The Queen’s Speech fell short of including a Social Care Bill and there was no pledge on funding.
Proposals for reform were mentioned alongside the outline of the Health and Care Bill planned to change the structure of the NHS, aimed at shifting more care away from hospitals towards people’s homes.
In her speech, the Queen said: ‘Measures will be brought forward to support the health and wellbeing of the nation, including to tackle obesity and improve mental health. Proposals on social care reform will be brought forward.’
Solace president Joanne Roney said it was 'not only disappointing but disconcerting' that plans for reform had been further delayed.
'We don’t underestimate the difficulties in addressing the incredibly complex set of issues surrounding reform but we cannot continue to bury our heads in the sand and it must be addressed – along with a genuinely sustainable financial settlement for local government – as part of the forthcoming Spending Review.'
CEO of The King’s Fund Richard Murray said that while the Health and Care Bill signals a ‘welcome step towards delivering integrated care centered around the needs of patients’, the Queen’s Speech ‘once again stops short of a meaningful commitment to reform England’s broken social care system’.
Cllr David Fothergill, health and social care spokesperson for the County Councils Network, said a 'renewed commitment to social care reform is welcome, but today's words are similar to what was announced in the 2019 Queen's Speech'.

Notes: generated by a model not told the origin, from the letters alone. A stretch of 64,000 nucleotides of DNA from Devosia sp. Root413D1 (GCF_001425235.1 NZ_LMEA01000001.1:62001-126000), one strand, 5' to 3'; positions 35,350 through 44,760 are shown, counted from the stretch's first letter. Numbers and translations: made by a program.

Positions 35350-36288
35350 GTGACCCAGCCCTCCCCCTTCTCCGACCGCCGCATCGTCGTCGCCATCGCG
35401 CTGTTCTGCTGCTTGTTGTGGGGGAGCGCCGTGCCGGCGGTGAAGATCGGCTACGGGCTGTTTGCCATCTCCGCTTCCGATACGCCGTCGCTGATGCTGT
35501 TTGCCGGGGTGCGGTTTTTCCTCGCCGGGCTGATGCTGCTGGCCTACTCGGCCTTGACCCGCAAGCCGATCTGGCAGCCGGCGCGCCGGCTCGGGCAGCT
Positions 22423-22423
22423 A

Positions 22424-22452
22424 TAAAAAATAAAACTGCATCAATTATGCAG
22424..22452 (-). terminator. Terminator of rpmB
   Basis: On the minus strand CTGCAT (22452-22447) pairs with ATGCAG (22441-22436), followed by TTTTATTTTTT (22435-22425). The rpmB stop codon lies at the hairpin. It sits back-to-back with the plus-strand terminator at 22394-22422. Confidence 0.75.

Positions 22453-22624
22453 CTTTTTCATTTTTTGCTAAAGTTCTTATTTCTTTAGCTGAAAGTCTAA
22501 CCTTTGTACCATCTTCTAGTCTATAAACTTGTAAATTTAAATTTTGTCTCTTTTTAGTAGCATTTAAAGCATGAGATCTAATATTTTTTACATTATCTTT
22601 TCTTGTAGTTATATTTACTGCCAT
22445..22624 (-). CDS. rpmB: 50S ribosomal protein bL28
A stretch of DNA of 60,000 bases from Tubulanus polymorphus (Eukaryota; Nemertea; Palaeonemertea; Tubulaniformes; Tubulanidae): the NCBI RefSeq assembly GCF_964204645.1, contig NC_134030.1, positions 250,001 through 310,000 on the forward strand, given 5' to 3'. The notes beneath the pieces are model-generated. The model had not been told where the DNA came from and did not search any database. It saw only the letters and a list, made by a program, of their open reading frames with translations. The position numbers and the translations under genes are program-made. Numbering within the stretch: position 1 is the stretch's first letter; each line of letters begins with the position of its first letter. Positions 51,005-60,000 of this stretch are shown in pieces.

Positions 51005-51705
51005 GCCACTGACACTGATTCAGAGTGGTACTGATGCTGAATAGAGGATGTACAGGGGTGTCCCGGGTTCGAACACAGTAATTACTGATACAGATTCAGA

As the country emerges from the pandemic, he said 'councils need more than just an ambition to bring proposals forward'.
He added: 'We urge the Government publish its plan for social care as soon as possible.'
The lack of detail on reform including how it will be funded comes despite Prime Minister Boris Johnson’s pledge on the steps of Downing Street following his 2019 election victory that he would ‘fix social care”’. A Green Paper has been due to be published for more than three years.
Ahead of the speech, there were reports of rows between Number 10 and the Treasury on how to manage the potential cost of reform. Number 10 is apparently in favour of resurrecting the proposals of Sir Andrew Dilnot that would cap the cost of care for individuals, produced under the Coalition Government but not progressed.
Evidence mounted this week on the scale of the impact of the pandemic on older people in terms of both death rates and quality of life. The Bureau of Investigative Journalism published figures obtained through the Care Quality Commission showing that more than 25,000 people died between April 2020 and March 2021 while receiving home care in England, and almost 3,000 in Scotland. Deaths more than doubled in 38 council areas when compared with 2019, and in ten areas the numbers tripled.